• 4
    $\begingroup$ That would be in like with graphite being a good lubricant, since it also has weakly-interacting plane structures that are able to slide past each other. But if polarity was the one of the leading factors, turpentine for example would be an exceptionally good lubricant. $\endgroup$
    – DK2AX
    Commented Jun 3, 2016 at 12:10
  • $\begingroup$ "Carbon-graphite is a self-polishing and dimensionally stable material. Shafts polished to a fine surface finish will polish the carbon-graphite material to the same fine finish, so a thin hydrodynamic film is sufficient to provide lubrication. $\endgroup$
    – Mazura
    Commented Jun 4, 2016 at 4:29
  • $\begingroup$ "[...] Plastic or polymer bearing materials often fail in submerged applications because of their tendencies to swell, soften or deteriorate. Metallic bearings are often unsatisfactory because the hydrodynamic film provided by low-viscosity liquids is not thick enough to overcome the strong atomic attraction between metal bearings and the metal shaft." –flowcontrolnetwork.com $\endgroup$
    – Mazura
    Commented Jun 4, 2016 at 4:29
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    $\begingroup$ "London dispersion forces are particularly useful for the function of adhesive devices, because they don't require either surface to have any permanent polarity." I think it largely has to do with the adhesion of oil being greater than that of water, in conjunction with being the correct viscosity for the application (as the leading answer suggests, if your lubricant can become displaced it won't work). $\endgroup$
    – Mazura
    Commented Jun 4, 2016 at 5:03
  • 2
    $\begingroup$ @andynitrox Turpentine is a pretty good lubricant, in the right circumstances. Under most "human-scale" conditions, it's too volatile to be good for this. It's also a good solvent in many circumstances, and dissolving your working parts is a bad trait for a lubricant. It does, however, benefit from both a fairly low viscosity and from non-polarity, both of which are leading factors in overall lubricant performance. Ultimately, though, the question of what makes good lubricant is just too complicated an issue to be answered by one or two base material properties. $\endgroup$ Commented Jun 6, 2016 at 20:53

@tbf is right; lubrication, and tribology in general, is complicated. That's why there is that high effort to understand it and to design advanced materials.

There are several phenomena that cause the friction force exist and the ones you have neglected causes that oils are superior to water in most industral applications.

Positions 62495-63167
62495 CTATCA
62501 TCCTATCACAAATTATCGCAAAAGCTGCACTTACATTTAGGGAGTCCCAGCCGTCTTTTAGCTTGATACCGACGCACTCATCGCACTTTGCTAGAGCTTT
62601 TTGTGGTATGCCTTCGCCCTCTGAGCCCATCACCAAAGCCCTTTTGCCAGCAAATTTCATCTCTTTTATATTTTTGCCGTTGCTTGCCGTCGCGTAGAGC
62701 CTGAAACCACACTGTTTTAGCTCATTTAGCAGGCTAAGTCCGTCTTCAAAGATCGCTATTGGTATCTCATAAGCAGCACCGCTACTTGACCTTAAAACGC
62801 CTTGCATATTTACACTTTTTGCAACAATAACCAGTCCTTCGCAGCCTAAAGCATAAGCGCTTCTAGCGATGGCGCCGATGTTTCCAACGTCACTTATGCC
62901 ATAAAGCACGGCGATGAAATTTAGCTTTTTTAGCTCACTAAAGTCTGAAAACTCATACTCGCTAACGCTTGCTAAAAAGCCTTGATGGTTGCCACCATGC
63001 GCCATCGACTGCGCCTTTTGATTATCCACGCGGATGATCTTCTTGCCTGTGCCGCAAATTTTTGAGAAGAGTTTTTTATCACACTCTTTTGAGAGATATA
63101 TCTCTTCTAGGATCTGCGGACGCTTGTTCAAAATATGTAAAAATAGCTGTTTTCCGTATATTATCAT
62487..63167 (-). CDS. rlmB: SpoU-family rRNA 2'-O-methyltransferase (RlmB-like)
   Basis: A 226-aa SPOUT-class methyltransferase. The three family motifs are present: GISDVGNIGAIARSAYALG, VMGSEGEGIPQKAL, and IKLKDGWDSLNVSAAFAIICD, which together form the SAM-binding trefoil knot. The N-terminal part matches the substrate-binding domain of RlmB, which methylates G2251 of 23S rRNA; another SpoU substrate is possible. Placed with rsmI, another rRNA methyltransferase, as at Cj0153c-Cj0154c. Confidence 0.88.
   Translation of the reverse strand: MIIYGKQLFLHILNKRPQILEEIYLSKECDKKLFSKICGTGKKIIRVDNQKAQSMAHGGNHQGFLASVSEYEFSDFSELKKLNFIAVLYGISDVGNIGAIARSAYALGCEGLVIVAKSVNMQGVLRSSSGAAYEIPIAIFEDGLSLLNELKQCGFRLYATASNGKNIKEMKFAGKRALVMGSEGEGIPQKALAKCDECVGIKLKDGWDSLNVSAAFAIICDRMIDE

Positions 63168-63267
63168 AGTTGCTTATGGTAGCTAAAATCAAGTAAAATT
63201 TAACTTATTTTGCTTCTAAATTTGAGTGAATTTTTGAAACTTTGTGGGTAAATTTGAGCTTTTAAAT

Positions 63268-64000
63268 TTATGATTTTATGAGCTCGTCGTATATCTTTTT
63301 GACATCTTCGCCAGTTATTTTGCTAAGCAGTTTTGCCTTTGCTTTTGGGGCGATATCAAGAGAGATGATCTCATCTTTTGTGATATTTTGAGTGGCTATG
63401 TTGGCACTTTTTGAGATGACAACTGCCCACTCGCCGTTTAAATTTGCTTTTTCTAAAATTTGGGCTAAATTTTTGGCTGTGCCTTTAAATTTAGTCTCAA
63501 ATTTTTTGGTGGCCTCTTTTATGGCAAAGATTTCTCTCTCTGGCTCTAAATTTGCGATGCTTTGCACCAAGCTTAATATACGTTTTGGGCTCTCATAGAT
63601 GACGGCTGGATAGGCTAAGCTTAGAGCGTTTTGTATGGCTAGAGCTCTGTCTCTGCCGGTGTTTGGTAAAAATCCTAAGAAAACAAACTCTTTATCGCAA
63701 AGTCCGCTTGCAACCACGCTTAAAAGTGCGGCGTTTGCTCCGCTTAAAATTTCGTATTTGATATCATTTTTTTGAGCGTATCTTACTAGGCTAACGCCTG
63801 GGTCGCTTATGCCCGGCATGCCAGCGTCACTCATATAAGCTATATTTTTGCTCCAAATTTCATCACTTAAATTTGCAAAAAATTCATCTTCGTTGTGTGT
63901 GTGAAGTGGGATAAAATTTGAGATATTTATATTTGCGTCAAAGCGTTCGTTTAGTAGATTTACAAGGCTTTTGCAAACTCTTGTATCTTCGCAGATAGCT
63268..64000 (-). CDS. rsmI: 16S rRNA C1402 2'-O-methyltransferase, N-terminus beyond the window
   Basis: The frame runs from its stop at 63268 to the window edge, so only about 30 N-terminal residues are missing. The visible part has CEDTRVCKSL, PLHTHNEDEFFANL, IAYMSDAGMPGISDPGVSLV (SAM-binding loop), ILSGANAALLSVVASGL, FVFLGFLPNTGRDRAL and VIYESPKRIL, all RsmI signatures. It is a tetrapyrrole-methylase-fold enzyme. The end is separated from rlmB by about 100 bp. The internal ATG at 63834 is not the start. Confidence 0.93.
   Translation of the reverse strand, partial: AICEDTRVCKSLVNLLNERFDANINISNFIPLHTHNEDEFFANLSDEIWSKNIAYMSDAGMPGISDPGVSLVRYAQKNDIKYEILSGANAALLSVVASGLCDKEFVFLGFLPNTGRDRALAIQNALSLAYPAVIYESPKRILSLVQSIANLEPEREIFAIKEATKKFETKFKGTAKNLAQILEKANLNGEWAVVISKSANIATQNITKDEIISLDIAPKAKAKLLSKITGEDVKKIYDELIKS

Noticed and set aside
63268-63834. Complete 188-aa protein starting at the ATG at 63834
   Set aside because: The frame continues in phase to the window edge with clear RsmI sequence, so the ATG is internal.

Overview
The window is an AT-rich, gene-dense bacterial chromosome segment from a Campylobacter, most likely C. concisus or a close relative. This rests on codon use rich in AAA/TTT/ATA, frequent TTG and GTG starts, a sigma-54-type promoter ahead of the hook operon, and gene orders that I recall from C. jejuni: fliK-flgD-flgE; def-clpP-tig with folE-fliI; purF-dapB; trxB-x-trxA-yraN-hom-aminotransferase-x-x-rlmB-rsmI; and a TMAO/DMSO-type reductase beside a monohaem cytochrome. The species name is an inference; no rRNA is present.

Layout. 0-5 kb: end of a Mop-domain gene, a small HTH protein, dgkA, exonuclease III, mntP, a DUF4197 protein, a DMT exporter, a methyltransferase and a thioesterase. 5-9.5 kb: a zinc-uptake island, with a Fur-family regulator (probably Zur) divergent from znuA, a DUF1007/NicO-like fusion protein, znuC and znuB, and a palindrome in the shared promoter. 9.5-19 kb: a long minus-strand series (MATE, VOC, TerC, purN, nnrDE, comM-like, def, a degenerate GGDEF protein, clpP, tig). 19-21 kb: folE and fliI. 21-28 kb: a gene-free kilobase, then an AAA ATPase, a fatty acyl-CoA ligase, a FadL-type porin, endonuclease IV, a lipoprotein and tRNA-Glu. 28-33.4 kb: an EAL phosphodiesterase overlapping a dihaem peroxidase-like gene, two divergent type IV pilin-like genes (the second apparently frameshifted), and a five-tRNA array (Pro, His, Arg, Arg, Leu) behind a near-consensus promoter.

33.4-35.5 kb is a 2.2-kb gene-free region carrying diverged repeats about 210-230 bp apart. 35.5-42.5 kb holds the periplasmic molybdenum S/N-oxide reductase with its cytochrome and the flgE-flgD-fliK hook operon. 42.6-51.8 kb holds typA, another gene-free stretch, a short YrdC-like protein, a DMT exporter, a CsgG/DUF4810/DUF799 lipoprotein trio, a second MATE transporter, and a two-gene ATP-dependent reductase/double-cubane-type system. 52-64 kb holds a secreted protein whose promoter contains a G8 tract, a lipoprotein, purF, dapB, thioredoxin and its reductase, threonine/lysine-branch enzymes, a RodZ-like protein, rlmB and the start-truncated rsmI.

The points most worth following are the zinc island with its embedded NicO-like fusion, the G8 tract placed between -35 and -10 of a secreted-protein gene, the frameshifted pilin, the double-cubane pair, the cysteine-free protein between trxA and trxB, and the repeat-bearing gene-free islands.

In dry sliding we can identify adhesion (dominant for two super-smooth glassy surfaces), asperity skipping and deformation (dominant for two rough and hard surfaces) and ploughing (dominant for sliding hard rough surface against soft one). Some add chemical bonding as separate cause, others consider it as a part of adhesion and another ones consider it as a condition.

The lubricants are chosen to lower the friction and wear and there is no universal superlubricant ideal for any application. One must consider:

  • All materials in sliding contact;
  • Range of the applied forces;
  • Temperature;
  • Sliding velocities;
  • Environment (air/liquid flow, chemical surrounding, sliding frequency, debris presence, ...)

To the question, the mineral oil is good lubricant in case of sliding two metals because it passivates the surfaces and prevents their contact (adhesion is therefore neglected), if the viscosity is low enough it also decreses the interaction between asperities of both surfaces. On the other hand, water can chemically react with the surfaces and because of its low viscosity cannot prevent asperity interaction. But it says nothing in general.

The most common lubricant on the Earth is water - joints in bodies of all vertebrates are water-lubed.
As Abhinav noted, graphite and all solid lubricants mentioned in comments below his answer are good lubricants and you cannot define viscosity there.
Turbomolecular pumps use magnetic bearings where "lubricant" is vacuum.


Water can not bear normal loads as well as oil.
Water is bound to escape from high pressure bearings to lower presser places in an open lubrication loop leaving bear contacts.
Water can create bubbles around cavities and corners and break the laminar flow which will compromise the separation of moving parts. Water will react chemically with surfaces.
There are lubricants mechanically designed to be near water viscosity but inert chemically and with wider temperature tolerance like brake fluids.
Many of the high speed revolving parts have been designed taking advantage of load bearing property of oil to actively and dynamically balance the system into its proper configuration under a range of different loadings or RPM, which is more practical with oil. Automatic transmission is but one case.